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Full description for Cheated Not Poisoned?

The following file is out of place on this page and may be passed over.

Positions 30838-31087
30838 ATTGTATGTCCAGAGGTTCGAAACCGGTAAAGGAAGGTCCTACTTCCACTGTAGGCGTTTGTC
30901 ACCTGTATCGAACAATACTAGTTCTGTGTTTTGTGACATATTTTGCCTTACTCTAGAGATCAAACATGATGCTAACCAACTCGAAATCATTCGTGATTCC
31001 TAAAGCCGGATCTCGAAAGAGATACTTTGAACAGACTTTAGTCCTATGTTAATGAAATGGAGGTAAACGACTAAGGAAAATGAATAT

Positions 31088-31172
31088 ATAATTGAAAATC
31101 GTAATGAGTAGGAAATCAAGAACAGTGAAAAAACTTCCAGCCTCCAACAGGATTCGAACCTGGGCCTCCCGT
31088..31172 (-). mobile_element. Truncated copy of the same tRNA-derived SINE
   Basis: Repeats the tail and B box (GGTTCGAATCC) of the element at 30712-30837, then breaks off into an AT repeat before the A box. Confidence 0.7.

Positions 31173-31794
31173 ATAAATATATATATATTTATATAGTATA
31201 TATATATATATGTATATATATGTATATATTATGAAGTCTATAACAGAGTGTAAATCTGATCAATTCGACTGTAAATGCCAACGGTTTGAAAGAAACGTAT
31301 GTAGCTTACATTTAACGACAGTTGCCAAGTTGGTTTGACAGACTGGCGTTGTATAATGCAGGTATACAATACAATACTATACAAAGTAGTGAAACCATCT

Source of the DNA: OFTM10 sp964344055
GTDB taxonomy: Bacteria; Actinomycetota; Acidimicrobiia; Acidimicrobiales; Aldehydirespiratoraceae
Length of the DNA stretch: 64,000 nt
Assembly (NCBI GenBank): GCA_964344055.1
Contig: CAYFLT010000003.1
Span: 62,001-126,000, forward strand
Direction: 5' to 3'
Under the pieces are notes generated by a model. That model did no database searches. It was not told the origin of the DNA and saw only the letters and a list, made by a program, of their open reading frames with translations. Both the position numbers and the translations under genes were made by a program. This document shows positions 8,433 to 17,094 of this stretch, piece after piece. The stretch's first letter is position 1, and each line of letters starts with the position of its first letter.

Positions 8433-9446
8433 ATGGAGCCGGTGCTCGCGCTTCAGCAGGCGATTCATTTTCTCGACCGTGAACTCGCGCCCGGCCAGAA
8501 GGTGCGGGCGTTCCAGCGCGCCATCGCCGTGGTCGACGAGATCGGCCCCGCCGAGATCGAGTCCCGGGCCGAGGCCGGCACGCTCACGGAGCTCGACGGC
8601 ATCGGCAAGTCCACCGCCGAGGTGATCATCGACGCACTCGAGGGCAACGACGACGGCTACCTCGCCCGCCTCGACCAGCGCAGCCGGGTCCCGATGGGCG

• Newly available in paperback, this book provides the first comprehensive evaluation of Britain's food laws from the 1860s to the 1930s and the first analysis of the Victorian anti-adulteration legislation for over 25 years. The book brings important historical perspectives to the pressing contemporary debate about food safety and the most appropriate forms of regulation by indicating that government policy has historically been shaped by competing business and consumer-protectionist pressures. Through food manufacturing groups and MPs like Jeremiah Colman, along with agricultural organisations, the food business successfully minimised the degree of state control. In a comparative analysis the authors indicate that in this respect the UK legislation resembled the American Pure Food and Drug and Meat Inspection laws. These emerged as a compromise between business and the Federal government after the fierce controversy generated by Upton Sinclair's famous revelations about the Chicago meat industry. A similar compromise emerged in the UK in the 1920s and 1930s, with legislators responding to business pressure by effectively abandoning one of the main original aims of the Victorian laws, the protection of consumers against fraudulently adulterated goods. The new Ministry of Health's decision to defend consumers' health, but not their pockets, satisfied the interests of business. The book will interest teachers, students and general readers concerned with British history and economic and social history, and appeal to specialists in the fields of business history, regulation and food, medicine and nutrition.